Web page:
Majority hold out as Sakura garment dispute drags on

Nearly half of the 316 striking Sakura garment factory workers have returned to work, while the remainder are still holding out to see a reduction of the daily production target that was the primary cause of the work stoppage.

“We haven’t gone back to work,” said Ma Thu Zar Win, an employee who has worked at the Sakura operation for four years. “We will ask until we achieve our main goal. Compensation for the striking period is not important. We only want our original daily production [target reinstated].”

The workers who remain on strike outside the factory in Hlaing Tharyar township told The Myanmar Times yesterday that they were not satisfied with the Central Arbitration Council’s recent ruling in the Sakura dispute and would seek the assistance of Action Labor Rights, a local advocacy group.

“Now we are just starting our new plan to ask for our rights. We are still discussing with Action Labor Rights about how we will proceed,” said Ma Cho Cho Latt, one of the factory’s labour union leaders who is among the holdouts.

Workers outside the factory said that about 145 workers led by labour union chair Ma Tin Moe Khaing got back to work on September 17.

Calls by The Myanmar Times to Ma Tin Moe Khaing went unanswered.

“We were satisfied with the regional council’s ruling. But now we are not satisfied with the central council’s ruling because it’s a one-sided decision,” said Ma Nwae Nwae Ye, who joined the majority in holding out.

Ma Nwae Nawe Ye said most of the 145 Sakura employees who went back to work were also dissatisfied with the Central Arbitration Council decision despite returning to the production line.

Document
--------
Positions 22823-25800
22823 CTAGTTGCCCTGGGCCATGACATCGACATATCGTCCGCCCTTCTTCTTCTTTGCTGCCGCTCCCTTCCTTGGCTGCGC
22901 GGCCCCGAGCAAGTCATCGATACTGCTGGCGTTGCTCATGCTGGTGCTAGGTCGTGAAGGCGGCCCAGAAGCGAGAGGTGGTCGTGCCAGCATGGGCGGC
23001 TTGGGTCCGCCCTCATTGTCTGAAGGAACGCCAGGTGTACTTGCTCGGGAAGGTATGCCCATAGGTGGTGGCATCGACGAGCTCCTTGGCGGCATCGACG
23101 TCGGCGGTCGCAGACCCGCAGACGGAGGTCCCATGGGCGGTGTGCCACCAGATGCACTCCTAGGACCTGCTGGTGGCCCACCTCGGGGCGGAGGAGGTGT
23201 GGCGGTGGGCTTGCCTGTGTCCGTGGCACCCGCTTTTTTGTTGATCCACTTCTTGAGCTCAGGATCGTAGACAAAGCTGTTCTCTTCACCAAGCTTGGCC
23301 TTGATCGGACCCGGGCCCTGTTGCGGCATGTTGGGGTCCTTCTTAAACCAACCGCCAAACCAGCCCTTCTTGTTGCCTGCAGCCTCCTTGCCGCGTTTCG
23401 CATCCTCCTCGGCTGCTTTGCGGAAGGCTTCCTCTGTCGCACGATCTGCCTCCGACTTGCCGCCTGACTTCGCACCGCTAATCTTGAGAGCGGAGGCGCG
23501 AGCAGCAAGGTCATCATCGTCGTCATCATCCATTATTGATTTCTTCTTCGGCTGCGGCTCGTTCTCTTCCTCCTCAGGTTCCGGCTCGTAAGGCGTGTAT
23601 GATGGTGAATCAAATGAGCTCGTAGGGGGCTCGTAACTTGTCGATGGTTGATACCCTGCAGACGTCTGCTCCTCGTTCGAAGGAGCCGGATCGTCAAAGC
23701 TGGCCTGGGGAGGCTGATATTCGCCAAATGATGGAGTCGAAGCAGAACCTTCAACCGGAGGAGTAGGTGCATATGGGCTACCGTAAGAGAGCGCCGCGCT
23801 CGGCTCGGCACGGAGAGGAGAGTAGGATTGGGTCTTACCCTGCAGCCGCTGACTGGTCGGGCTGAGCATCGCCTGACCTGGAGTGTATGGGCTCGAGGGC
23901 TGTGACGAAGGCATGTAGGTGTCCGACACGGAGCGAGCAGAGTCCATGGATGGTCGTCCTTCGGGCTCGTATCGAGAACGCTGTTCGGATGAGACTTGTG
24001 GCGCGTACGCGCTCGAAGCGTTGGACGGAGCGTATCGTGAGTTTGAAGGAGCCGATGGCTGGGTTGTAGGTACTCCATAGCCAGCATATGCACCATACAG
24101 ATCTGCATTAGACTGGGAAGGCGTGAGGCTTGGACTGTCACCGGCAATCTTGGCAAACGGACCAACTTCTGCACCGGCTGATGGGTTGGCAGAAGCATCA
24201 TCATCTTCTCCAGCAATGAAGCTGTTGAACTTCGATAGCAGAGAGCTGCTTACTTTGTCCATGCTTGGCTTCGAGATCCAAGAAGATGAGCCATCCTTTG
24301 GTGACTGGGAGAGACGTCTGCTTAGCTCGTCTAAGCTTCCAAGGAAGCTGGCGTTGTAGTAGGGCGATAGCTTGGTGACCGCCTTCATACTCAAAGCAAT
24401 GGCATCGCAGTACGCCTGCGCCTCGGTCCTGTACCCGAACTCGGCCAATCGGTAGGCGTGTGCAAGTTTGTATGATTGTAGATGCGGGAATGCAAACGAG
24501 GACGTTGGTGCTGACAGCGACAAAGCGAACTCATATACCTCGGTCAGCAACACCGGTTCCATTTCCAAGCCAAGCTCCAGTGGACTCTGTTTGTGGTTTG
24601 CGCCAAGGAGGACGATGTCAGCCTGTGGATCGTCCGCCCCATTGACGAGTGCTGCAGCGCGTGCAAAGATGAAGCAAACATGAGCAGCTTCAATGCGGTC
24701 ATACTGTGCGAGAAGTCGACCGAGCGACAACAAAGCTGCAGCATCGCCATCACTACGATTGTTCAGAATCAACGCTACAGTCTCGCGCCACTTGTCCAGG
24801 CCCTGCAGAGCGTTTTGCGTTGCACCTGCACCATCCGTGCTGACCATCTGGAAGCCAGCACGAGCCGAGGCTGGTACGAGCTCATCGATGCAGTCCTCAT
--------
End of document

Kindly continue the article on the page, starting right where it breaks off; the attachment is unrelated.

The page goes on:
“They all had to get back to work because they expect they will get a settlement if they discuss with factory officials about the daily production target,” she said.

A factory official declined to comment, saying she was not authorised to speak for the company, when contacted by The Myanmar Times yesterday.

The workers’ strike outside the Japanese-owned Sakura garment factory began in late July when factory officials tried to increase the workforce’s daily production targets without employees’ consent.

The workers balked, saying the new targets could not be met without increasing staff levels, and appealed to the township labour relations department to resolve the dispute.

The Yangon Region arbitrational body had instructed the factory to rehire the 316 striking workers, consult with them over revising production targets and compensate with back pay over the striking period.

Factory officials objected to those terms and appealed to the Central Arbitration Council, which on September 12 affirmed the order to rehire the workers but in a reversal ruled that they should not be paid for the period during which they were on strike.

The Central Arbitration Council did not weigh in on the dispute over production quotas, leaving that to be negotiated between employer and employees.

Ko Sai Yu Maung of Action Labor Rights told The Myanmar Times yesterday that the employer was not allowed to make unreasonable demands on its workers’ output.

“We will figure out a solution for their dispute. Actually, this dispute was not a big one, but the dispute became big because of labour officials who didn’t want to take responsibility,” he said.

He added that the arbitration councils had failed to properly consider whether the employer’s new production quotas were acceptable or not.


Source: The Myanmar Times


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